154

I'm trying to make some text bold using HTML, but I'm struggling to get it to work.

Here's what I'm trying:

Some <bold>text</bold> that I want emboldened.

Could someone tell me what I'm doing wrong?

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    I agree that it should be searched on google first, but I think the point is next time someone searches google, she/he will be directed to SO, which I see as good thing. More traffic and people coming on SO. – Andrija Jul 4 '09 at 15:13
  • @binfolder might want to say whether or not he learned <bold> from Google. Another, more general possibility: more and more people are developing without school, and without reading books. We learned this stuff on "day one" or "day two" of "HTML 101". They don't have scheduled classes. – John Saunders Jul 4 '09 at 15:14
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    @Andrija: I agree about directing them here. This is why my answer directed them back to a place where they can learn the answer to the next question: "how do I do italic?" – John Saunders Jul 4 '09 at 15:16

10 Answers 10

225

use <strong> or <b> tag

also, you can try with css <span style="font-weight:bold">text</span>

53

HTML doesn't have a <bold> tag, instead you would have to use <b>. Note however, that using <b> is discouraged in favor of CSS for a while now. You would be better off using CSS to achieve that.

The <strong> tag is a semantic element for strong emphasis which defaults to bold.

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    +1 b is HTML 4, you should not it ever strong/css is the way to go – googletorp Jul 4 '09 at 15:08
  • <b> has never been deprecated. Recommended against in favor of <em>, <strong>, <h1..6>, etc., yes; deprecated, no. – Noah Medling Jul 4 '09 at 15:10
  • Why should using <b> be discouraged in favor of CSS? That’s like saying using <h*n*> is discouraged in favor of CSS. It’s in the standard so use it. – Gumbo Jul 4 '09 at 15:15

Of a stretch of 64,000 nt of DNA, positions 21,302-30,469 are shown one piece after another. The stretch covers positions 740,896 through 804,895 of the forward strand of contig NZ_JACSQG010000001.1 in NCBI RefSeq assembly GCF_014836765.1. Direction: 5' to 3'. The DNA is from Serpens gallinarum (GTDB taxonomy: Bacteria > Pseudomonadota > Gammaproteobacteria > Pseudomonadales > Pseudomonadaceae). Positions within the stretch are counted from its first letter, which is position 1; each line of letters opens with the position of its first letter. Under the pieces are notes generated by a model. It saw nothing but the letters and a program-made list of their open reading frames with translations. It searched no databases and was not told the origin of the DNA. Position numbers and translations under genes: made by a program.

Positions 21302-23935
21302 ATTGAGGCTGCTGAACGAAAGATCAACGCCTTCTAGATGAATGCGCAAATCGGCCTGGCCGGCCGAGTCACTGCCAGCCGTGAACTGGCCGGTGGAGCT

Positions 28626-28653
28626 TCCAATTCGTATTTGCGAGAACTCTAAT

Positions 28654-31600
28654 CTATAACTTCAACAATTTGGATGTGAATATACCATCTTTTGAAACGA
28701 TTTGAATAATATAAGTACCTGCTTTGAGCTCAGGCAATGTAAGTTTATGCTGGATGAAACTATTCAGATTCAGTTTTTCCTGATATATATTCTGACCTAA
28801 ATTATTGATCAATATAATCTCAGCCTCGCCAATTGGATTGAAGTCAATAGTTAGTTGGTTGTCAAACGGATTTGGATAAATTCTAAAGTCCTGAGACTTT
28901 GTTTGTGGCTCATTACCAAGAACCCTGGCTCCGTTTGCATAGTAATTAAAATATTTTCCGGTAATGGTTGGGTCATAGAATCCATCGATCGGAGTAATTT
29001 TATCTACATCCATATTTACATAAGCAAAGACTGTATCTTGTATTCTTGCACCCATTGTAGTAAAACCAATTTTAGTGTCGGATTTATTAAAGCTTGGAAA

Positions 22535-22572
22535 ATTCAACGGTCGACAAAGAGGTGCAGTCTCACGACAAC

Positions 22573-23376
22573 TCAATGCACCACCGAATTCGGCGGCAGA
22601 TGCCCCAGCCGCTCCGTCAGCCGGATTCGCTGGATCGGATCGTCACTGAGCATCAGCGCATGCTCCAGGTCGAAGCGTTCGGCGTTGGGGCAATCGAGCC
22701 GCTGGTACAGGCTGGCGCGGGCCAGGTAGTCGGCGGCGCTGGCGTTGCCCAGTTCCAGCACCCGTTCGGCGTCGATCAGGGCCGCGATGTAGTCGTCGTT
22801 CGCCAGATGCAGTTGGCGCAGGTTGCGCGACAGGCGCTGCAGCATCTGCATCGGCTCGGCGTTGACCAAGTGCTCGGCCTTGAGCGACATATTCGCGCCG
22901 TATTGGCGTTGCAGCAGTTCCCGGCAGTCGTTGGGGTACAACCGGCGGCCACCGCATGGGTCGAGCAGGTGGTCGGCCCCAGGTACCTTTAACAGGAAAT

• Gumbo: From w3.org/TR/html4/present/graphics.html#h-15.2.1 – "The following HTML elements specify font information. Although they are not all deprecated, their use is discouraged in favor of style sheets." – Joey Jul 4 '09 at 15:17
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    Actually those elements are making a comeback in HTML 5 as "phrase elements" - for example <small> symbolises small print, while <b> is to be used for book titles, I think. – DisgruntledGoat Jul 4 '09 at 16:17
22

The Markup Way:

<strong>I'm Bold!</strong> and <b>I'm Bold Too!</b>

The Styling Way:

.bold {
  font-weight:bold;
}

<span class="bold">I'm Bold!</span>

From: http://www.december.com/html/x1/

<b>

This element encloses text which should be rendered by the browser as boldface. Because the meaning of the B element defines the appearance of the content it encloses, this element is considered a "physical" markup element. As such, it doesn't convey the meaning of a semantic markup element such as strong.

<strong>

Description This element brackets text which should be strongly emphasized. Stronger than the em element.

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    strong is not the same as b. – Gumbo Jul 4 '09 at 14:59
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    Never said that they were. – Sampson Jul 4 '09 at 16:08
12

In Html use:

  • Some <b>text</b> that I want emboldened.
  • Some <strong>text</strong> that I want emboldened.

In CSS use:

  • Some <span style="font-weight:bold">text</span> that I want emboldened.
7

Could someone tell me what I'm doing wrong?"

"bold" has never been an HTML element ("b" is the closest match).

HTML should contain structured content; publisher CSS should suggest styles for that content. That way user agents can expose the structured content with useful styling and navigational controls to users who can't see your suggested bold styling (e.g. users of search engines, totally blind users using screen readers, poorly sighted users using their own colors and fonts, geeky users using text browsers, users of voice-controlled, speaking browsers like Opera for Windows). Thus the right way to make text bold depends on why you want to style it bold. For example:

  • Want to distinguish headings from other text? Use heading elements ("h1" to "h6") and suggest a bold style for them within your CSS ("h1, h2, h3, h4, h5, h6 {font-weight: bold;}".

  • Want to embolden labels for form fields? Use a "label" element, programmatically associate it with the the relevant "select", "input" or "textarea" element by giving it a "for" attribute matching an "id" attribute on the target, and suggest a bold style for it within your CSS ("label {font-weight: bold;"}).